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arm - How to accurately read a 64 bit register value using a method that can only read 32 bits at a time?

Came across this question during a past interview, but got no feedback.

Since its a register, would I need to disable interrupts before accessing the register inorder to prevent data corruption? Thought of using two buffers, 32 bit and 64 bit, and sending the 32 bit buffer into a read32() and shifting it over accordingly to the 64 bit buffer. Lets just assume this is little-endian architecture.

I wrote a quick sample code on repl.it (Output does not match register value)

#include <stdio.h>
#include <string.h>
#include <stdint.h>

void read32(uint64_t *reg, uint32_t *buffer){
  memcpy(buffer, reg, 4);
}

int main(void) {
  
  //register
  uint64_t reg = 0xAAAAAAAAFFFFFFFF;
  
  //buffers
  uint32_t buf_32 = 0;
  uint64_t buf_64 = 0;

  //read LSW
  read32(&reg, &buf_32);
  buf_64 |= buf_32; //add LSW

  //read MSW
  read32(&reg+4, &buf_32);
  buf_64 |= ((uint64_t)buf_32 << 32);
  
  printf("64 bit register value: 0x%lx
", buf_64);
  return 0;
}

Output:

64 bit register value: 0x1ffffffff

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1 Answer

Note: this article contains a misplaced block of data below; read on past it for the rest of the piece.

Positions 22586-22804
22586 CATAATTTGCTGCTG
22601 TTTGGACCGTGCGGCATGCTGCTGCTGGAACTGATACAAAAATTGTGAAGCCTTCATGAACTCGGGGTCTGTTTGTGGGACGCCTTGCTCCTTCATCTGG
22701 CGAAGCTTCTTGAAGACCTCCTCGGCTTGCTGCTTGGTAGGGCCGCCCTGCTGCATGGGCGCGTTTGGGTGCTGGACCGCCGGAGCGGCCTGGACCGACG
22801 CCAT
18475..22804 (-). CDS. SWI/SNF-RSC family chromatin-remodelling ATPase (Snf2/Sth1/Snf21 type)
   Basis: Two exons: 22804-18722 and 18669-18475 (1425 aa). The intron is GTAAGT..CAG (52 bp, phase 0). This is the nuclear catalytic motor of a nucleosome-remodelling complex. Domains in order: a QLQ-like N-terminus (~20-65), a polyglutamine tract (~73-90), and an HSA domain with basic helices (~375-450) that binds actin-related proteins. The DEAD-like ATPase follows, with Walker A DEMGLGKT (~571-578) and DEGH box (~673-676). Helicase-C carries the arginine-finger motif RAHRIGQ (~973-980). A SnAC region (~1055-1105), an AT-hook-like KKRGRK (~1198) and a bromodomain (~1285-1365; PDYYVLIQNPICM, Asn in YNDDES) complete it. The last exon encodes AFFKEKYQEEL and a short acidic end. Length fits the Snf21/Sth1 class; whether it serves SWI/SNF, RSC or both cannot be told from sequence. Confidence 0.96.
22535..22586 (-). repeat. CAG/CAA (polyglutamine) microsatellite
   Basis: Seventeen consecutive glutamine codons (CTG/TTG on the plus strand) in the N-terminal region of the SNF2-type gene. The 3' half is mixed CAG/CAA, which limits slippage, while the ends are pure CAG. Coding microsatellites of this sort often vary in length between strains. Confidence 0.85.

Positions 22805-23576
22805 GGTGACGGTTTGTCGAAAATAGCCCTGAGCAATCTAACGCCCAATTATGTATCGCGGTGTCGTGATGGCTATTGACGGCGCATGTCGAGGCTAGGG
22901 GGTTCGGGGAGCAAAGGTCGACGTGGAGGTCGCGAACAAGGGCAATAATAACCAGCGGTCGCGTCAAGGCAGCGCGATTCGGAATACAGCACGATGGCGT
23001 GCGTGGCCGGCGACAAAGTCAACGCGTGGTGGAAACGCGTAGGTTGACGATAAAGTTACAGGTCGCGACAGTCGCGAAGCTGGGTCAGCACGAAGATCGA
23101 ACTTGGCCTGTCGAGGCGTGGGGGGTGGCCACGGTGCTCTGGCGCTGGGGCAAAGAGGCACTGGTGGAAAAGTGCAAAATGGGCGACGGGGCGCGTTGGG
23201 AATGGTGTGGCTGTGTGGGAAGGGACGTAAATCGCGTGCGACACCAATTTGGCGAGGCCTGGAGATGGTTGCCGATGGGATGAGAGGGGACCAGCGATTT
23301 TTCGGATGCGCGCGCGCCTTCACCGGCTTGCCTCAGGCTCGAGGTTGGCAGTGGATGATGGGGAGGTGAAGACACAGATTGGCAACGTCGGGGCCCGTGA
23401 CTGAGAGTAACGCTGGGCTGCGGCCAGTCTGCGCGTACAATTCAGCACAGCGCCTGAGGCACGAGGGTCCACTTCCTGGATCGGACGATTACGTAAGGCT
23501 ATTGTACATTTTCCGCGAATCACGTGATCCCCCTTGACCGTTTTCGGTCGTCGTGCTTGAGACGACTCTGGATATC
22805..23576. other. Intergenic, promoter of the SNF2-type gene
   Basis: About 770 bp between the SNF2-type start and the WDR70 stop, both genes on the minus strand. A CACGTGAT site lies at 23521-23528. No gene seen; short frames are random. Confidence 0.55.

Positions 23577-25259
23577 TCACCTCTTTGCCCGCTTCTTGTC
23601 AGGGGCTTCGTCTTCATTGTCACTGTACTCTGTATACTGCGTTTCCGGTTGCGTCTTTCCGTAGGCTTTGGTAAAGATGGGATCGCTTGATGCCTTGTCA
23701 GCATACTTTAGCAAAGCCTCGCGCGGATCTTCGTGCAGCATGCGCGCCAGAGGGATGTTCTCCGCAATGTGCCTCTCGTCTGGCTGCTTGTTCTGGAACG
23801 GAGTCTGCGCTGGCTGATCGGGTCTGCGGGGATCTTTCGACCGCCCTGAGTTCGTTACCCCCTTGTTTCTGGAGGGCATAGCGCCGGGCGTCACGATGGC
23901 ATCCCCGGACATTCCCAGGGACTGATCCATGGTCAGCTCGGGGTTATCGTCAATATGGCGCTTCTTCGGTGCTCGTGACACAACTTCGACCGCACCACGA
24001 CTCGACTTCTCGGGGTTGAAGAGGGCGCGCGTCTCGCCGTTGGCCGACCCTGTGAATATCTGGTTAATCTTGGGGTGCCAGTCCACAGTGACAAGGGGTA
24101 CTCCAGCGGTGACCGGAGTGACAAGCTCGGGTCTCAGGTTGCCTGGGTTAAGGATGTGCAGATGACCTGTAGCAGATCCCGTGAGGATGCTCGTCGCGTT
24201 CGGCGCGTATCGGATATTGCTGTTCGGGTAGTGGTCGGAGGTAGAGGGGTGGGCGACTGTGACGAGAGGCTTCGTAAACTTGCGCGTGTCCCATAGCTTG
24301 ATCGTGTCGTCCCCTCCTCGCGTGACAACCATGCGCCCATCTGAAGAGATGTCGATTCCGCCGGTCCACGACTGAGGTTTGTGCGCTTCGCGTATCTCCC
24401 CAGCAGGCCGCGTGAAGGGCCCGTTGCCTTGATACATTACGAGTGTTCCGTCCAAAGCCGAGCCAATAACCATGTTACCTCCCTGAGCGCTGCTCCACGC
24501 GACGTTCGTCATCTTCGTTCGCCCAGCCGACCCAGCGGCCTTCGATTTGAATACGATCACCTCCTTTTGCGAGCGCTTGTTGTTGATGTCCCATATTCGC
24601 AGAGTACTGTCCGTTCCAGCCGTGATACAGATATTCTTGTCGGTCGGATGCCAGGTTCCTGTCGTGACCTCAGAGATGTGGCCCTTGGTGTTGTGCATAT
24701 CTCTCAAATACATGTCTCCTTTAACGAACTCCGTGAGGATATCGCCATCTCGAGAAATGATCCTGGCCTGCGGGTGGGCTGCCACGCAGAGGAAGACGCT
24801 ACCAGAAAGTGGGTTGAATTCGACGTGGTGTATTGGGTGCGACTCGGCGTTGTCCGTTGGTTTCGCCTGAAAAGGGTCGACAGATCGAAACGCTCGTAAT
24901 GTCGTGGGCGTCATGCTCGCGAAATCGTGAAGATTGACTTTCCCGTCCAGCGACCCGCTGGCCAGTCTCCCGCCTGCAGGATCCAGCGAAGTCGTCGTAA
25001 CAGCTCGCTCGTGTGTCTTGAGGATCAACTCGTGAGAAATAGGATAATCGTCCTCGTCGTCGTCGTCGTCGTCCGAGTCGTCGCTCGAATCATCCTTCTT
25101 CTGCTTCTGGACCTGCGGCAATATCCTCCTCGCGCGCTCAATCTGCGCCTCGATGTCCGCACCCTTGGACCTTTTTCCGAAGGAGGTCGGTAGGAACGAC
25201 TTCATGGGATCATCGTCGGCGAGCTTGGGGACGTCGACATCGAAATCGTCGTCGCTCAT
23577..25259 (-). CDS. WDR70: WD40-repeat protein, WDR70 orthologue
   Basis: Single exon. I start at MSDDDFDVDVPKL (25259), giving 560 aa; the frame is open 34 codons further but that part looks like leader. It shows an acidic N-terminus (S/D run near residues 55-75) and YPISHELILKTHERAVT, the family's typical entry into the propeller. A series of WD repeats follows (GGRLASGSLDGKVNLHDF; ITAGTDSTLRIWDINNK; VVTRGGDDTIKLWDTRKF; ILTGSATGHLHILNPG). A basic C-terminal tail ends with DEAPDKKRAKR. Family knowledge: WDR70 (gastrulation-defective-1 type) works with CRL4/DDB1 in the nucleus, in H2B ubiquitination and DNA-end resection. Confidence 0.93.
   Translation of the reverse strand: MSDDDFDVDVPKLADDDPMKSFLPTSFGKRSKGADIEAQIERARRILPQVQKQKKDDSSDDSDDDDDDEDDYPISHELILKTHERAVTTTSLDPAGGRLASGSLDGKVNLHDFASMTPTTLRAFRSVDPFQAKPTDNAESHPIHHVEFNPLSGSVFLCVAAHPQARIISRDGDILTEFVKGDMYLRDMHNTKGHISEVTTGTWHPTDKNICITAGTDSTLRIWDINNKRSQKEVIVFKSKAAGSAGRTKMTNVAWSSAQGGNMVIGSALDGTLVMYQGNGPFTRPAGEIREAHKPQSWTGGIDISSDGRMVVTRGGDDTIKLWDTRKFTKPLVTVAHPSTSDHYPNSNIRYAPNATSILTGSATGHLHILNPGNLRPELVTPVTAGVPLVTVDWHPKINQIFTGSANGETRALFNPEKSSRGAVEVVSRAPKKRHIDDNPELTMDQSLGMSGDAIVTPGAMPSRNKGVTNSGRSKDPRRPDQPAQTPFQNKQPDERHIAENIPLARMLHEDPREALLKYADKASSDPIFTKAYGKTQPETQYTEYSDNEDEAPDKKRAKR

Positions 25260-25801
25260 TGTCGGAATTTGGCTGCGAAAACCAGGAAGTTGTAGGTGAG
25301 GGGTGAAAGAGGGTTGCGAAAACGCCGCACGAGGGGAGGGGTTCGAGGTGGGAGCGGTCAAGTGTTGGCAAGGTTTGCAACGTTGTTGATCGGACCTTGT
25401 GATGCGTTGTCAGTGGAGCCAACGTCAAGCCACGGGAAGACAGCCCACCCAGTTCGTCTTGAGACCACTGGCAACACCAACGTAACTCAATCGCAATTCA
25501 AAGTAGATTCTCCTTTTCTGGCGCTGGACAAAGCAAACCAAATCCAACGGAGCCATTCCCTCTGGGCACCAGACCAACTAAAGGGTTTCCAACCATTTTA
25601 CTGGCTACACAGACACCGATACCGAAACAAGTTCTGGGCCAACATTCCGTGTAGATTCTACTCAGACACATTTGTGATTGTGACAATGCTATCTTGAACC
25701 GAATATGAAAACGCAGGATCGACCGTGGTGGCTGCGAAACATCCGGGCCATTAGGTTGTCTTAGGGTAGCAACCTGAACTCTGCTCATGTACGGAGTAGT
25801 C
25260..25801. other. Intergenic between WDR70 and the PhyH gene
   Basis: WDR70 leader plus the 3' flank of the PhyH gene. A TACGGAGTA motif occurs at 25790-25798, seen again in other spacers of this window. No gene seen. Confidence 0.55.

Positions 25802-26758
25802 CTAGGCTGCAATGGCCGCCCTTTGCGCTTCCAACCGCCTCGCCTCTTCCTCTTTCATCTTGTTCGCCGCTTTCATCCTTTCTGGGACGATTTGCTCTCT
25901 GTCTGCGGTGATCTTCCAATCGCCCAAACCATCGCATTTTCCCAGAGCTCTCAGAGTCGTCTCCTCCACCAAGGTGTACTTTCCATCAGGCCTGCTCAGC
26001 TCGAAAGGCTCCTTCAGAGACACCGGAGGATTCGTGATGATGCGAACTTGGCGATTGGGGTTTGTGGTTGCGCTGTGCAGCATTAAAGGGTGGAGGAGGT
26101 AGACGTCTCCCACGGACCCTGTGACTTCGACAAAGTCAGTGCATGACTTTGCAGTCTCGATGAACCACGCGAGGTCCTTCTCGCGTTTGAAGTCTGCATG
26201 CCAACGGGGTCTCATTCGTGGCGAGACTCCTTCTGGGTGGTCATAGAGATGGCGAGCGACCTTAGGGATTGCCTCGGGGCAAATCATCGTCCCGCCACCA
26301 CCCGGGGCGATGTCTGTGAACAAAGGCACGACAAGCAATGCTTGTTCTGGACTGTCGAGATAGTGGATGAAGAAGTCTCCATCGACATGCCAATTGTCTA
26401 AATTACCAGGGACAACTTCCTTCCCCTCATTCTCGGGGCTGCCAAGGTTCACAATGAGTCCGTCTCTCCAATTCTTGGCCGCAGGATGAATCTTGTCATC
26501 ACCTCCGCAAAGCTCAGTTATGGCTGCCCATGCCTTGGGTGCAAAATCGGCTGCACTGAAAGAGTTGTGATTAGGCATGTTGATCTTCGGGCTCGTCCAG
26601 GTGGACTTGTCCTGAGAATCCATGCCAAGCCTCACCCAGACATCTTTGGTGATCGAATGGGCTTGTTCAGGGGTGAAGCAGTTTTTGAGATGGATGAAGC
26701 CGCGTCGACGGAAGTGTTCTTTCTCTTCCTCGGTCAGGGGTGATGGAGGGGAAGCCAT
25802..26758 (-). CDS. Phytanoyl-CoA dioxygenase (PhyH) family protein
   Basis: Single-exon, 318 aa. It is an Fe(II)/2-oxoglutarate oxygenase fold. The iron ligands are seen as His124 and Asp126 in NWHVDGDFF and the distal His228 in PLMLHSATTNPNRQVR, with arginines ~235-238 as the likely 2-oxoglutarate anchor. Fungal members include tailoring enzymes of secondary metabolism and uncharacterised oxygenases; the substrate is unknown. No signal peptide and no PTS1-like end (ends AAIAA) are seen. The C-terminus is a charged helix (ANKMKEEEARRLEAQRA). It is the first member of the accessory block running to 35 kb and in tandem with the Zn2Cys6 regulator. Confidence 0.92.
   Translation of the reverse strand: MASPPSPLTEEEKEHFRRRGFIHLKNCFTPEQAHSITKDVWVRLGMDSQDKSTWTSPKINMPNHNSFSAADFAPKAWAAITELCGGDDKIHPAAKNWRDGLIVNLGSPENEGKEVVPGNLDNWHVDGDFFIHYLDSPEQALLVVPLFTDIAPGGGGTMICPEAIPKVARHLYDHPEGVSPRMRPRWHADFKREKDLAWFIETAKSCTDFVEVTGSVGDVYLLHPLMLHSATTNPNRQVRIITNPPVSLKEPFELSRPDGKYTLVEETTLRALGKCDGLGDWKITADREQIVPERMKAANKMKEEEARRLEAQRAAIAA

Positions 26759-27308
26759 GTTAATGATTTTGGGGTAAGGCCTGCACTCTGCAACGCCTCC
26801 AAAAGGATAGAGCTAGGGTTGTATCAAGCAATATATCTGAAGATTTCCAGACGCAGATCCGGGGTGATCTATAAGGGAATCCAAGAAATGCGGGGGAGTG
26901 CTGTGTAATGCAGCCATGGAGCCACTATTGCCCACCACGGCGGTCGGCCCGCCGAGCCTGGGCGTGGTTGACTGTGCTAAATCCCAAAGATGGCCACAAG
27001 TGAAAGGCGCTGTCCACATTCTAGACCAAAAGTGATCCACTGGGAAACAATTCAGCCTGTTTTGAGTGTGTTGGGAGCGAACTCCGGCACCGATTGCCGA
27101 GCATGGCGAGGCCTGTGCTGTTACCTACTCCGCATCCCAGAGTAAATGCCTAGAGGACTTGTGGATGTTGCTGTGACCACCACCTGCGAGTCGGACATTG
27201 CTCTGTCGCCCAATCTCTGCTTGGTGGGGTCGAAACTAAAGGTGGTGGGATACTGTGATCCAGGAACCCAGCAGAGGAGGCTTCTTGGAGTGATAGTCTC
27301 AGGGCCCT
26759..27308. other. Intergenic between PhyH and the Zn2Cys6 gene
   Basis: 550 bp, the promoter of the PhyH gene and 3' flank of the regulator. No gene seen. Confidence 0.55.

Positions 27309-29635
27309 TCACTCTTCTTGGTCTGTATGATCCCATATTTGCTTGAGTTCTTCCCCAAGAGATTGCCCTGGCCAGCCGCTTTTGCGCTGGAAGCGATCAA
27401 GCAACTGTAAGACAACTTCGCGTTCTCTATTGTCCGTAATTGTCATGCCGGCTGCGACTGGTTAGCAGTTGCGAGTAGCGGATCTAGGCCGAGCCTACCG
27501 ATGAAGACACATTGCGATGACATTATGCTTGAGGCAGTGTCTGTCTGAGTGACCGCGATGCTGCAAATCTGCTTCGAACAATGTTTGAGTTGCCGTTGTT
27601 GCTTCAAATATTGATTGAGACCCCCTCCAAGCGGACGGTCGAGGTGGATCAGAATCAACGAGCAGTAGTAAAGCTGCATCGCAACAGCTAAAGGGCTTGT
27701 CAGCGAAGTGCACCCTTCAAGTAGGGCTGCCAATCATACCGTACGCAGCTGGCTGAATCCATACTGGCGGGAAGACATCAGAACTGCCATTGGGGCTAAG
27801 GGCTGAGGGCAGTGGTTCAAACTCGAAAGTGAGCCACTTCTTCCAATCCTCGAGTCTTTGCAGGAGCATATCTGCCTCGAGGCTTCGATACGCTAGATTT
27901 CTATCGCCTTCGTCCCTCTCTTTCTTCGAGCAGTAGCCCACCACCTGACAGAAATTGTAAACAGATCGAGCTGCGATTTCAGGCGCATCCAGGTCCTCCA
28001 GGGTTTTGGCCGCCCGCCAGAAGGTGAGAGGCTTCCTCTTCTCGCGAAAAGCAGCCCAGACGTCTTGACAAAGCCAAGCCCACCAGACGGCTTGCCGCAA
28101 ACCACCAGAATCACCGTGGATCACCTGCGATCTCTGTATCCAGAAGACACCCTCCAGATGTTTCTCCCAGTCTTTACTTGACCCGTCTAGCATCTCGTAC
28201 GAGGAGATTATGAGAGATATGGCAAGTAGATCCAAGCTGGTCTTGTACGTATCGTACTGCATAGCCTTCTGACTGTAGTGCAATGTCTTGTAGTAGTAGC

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Disabling interrupts will not prevent an I/O register that may change independently of the code sequence from changing.

Often where data consistency is required between two hardware registers that are larger than the architecture width, the hardware data sheet or reference manual will advise on how to read the data - usually by specifying the order in which the registers must be read to work with hardware mechanisms that make that "safe".

In other cases the method might be dictated by the nature of the registers and their function/behaviour. For example if you have two 32bit timer/counters, with the overflow of one triggering an increment of the other, to form a 64 bit counter, then clearly the high-order counter will only change when the low-order counter overflows. In that case you can simply read the low, then the high and repeat if the low has since wrapped :

uint32_t low_word = 0, high_word = 0;

do
{
    low_word = *low_reg_addr ;
    high_word = *high_reg_addr ;

} while( *low_reg_addr > low_word ) ;  // If low has wrapped, re-read

uint64_t full_word = (uint64_t)high_word << 32 | low_word;

So if the low-order register not wrapped after the high-order register has been read, then the data must be consistent, and the loop exit. If it has wrapped, the data may not be consistent, and must be re-read.


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